As to the performances, the principal roles are well cast. Michael Lecocq sings Marouf with more of an eye towards emphasizing the character's idiosyncrasies, rather than trying to achieve emotional expressiveness. Whether this is a good thing or not may depend upon personal taste. Anne-Marie Blanzat's Saamcheddine is, by contrast, both poised and youthful sounding--the perfect aural picture of an eastern princess.

Despite the scarcity of Marouf on operatic stages, there is a competing recording on the Gala label at a bargain price. It also boasts a fine performance by the Orchestre de Radio-Televsione Francaise from 1964 under Pierre-Michel LeConte. It's Marouf, Henri Legay, takes the opposite tack from Lecocq's, and sings the role with great expressive intensity. There are a number of downsides though. The sound is good, but not as clear as the new Accord set. More importantly, perhaps, are the presence of some cuts, and, as with all Gala sets, no libretto.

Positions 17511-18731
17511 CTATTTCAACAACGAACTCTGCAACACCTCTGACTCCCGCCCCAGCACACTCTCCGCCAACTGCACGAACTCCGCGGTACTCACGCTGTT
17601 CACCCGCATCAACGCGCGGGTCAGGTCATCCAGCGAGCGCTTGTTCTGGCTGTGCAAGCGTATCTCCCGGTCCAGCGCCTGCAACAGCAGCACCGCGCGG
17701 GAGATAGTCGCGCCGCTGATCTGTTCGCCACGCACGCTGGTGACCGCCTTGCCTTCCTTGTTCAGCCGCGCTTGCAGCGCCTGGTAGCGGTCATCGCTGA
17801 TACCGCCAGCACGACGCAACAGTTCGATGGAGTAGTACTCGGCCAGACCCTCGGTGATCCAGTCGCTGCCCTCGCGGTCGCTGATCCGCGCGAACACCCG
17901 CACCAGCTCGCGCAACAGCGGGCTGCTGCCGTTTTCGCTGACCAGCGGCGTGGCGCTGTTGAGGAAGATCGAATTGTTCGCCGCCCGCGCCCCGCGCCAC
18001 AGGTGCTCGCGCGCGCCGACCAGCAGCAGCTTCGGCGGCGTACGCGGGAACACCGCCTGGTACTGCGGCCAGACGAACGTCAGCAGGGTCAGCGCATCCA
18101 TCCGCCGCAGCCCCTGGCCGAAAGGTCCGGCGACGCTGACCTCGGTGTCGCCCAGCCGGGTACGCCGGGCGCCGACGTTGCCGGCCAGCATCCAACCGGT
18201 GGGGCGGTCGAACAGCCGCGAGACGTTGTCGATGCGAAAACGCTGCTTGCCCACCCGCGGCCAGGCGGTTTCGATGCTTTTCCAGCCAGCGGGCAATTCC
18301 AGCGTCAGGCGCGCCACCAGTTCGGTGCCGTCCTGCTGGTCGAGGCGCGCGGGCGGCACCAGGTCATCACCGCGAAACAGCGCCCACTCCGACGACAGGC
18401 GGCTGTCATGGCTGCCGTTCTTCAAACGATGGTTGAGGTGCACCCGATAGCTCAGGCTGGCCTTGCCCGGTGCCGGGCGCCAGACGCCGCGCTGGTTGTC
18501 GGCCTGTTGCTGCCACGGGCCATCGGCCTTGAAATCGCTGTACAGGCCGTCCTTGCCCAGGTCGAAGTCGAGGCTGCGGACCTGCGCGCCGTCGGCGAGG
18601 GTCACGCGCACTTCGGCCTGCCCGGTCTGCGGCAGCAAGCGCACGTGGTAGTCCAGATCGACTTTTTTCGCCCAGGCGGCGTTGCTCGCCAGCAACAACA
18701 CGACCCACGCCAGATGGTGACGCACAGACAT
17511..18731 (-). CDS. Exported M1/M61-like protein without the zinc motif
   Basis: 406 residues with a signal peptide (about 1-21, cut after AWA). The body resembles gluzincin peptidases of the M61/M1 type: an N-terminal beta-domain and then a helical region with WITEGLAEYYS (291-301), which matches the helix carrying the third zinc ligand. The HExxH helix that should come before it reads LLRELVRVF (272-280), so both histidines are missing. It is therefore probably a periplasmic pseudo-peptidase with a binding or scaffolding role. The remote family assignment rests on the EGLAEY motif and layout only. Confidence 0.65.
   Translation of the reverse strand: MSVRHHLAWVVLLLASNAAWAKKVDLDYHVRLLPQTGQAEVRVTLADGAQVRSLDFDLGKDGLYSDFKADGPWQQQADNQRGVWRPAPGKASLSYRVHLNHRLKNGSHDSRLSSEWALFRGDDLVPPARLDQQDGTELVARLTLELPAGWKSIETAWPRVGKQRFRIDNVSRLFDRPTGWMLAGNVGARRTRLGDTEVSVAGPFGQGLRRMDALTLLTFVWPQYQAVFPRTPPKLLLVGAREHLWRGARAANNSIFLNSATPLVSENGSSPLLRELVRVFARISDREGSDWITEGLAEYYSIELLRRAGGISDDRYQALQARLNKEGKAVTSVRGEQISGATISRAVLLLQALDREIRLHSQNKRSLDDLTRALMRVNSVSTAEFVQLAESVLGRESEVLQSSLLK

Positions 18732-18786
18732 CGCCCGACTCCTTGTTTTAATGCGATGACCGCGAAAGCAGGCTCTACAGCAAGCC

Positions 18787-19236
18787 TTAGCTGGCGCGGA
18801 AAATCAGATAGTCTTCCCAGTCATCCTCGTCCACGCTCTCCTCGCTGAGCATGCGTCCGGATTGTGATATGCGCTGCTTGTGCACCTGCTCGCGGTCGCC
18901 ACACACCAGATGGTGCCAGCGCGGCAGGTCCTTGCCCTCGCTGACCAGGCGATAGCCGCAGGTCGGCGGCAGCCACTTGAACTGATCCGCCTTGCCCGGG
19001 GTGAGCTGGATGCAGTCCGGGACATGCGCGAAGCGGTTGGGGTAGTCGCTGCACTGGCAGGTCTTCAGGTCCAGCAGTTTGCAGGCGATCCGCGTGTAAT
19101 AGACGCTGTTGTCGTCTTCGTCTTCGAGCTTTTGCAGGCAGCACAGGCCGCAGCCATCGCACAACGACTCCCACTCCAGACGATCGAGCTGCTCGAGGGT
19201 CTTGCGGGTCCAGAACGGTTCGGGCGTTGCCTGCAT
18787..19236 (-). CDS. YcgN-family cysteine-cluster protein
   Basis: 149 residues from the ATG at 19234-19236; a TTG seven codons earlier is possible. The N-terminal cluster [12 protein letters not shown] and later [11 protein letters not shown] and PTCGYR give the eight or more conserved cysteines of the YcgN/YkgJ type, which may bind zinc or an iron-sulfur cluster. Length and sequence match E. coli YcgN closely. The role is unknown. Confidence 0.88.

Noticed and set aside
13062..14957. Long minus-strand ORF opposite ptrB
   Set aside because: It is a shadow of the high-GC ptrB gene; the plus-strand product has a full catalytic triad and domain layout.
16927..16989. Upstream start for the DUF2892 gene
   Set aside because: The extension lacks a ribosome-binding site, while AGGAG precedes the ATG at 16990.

For American collectors, Accord got American distribution only as of last February, and currently many of their titles, including Marouf, are not available from principal online outlets. They are available both directly from Premiere Music Distributors, and from Records International. I contacted Premiere, and they assured me that Marouf would soon be more generally available, as it is already in Europe.

Eric D. Anderson

Send to a friend

Send a link to this article to a friend with an optional message.

Friend's Email Address: (required)

Your Email Address: (required)

Message (optional):